Two years after receiving a ‘big push’, women in some of the country’s poorest households perform better across many dimensions, including equality
Read "No Household Left Behind: Afghanistan Targeting the Ultra Poor Impact Evaluation" by Guadalupe Bedoya, Aidan Coville, Johannes Haushofer, Mohammad Isaqzadeh and Jeremy P. Shapiro here.
The numbers of people living in extreme poverty have dropped dramatically in the last few decades, but less so in fragile and conflict-affected areas, where implementation of interventions is more challenging.
In this VoxDevTalk, Guadalupe Bedoya, Aidan Coville and Mohammad Isaqzadeh discuss their work with Johannes Haushofer and Jeremy Shapiro in which they investigate the impact of the Targeting the Ultra Poor programme in Afghanistan on the poorest households across 80 villages in Balkh province. These were extremely vulnerable households that were worse off across all dimensions (human capital, financial capital, economic opportunities, etc.). The programme targeted women in these households as, in conflict-affected areas, women’s already increased vulnerabilities are aggravated by the higher incidence of shocks, which tend to affect women disproportionately. The women in the recipient households received a one-off ‘big-push’ package, including a transfer of livestock assets, a cash consumption stipend, skills training and coaching.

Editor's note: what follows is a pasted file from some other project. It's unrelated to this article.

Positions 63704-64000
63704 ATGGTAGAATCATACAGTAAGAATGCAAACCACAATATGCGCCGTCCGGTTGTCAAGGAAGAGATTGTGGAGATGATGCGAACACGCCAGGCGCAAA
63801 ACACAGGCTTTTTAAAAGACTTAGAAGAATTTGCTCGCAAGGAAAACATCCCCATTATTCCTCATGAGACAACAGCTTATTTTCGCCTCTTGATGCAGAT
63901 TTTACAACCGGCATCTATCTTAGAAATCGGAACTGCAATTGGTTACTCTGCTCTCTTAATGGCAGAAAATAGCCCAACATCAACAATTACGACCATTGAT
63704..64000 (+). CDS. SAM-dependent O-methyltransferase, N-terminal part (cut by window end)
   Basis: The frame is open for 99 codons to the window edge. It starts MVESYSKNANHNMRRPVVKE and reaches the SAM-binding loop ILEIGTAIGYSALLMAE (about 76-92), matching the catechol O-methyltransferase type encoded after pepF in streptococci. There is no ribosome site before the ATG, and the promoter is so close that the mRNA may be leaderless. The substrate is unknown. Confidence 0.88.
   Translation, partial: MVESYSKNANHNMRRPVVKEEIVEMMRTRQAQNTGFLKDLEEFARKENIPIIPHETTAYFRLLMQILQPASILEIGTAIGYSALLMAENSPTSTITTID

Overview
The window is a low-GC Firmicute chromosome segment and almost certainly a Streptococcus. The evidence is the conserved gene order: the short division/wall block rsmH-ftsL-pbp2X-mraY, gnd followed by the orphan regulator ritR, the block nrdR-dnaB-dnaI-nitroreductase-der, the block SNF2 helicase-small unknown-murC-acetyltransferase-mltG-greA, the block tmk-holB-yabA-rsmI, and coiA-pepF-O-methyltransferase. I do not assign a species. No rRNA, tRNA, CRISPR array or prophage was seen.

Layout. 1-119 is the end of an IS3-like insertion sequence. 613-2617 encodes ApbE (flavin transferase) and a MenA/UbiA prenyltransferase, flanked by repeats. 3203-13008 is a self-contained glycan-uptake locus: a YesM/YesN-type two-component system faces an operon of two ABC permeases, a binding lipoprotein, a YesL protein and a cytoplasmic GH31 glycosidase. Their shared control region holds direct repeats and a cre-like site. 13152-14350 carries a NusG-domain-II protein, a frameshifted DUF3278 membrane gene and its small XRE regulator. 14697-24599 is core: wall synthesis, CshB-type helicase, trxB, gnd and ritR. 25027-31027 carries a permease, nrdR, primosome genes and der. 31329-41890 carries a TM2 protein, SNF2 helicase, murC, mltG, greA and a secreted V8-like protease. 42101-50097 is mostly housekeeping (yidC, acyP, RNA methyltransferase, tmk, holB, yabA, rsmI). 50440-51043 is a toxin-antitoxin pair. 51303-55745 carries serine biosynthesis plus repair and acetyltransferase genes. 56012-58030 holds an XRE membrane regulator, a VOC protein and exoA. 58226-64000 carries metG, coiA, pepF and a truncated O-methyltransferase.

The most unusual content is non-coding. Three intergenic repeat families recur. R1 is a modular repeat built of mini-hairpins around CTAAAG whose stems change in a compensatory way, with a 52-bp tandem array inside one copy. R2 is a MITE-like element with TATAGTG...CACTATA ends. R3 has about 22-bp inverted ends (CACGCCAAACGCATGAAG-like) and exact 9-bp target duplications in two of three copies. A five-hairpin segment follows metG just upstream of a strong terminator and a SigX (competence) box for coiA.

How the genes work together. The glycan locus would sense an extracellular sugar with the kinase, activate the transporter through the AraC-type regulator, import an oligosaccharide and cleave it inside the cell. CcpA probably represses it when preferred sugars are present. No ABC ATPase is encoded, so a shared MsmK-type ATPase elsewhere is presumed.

One year after the programme ended – i.e. two years after assets were transferred – large impacts are found across outcomes including consumption, assets, psychological wellbeing, total time spent working, financial inclusion and – significantly in the context of Afghanistan – women’s empowerment.
The cost of the intervention can be justified on the basis of increased consumption alone, before any of the other benefits are taken into account. Possibly the most remarkable thing is how unremarkable this type of result is becoming as we learn more about the transformative nature of these types of programmes across many different settings.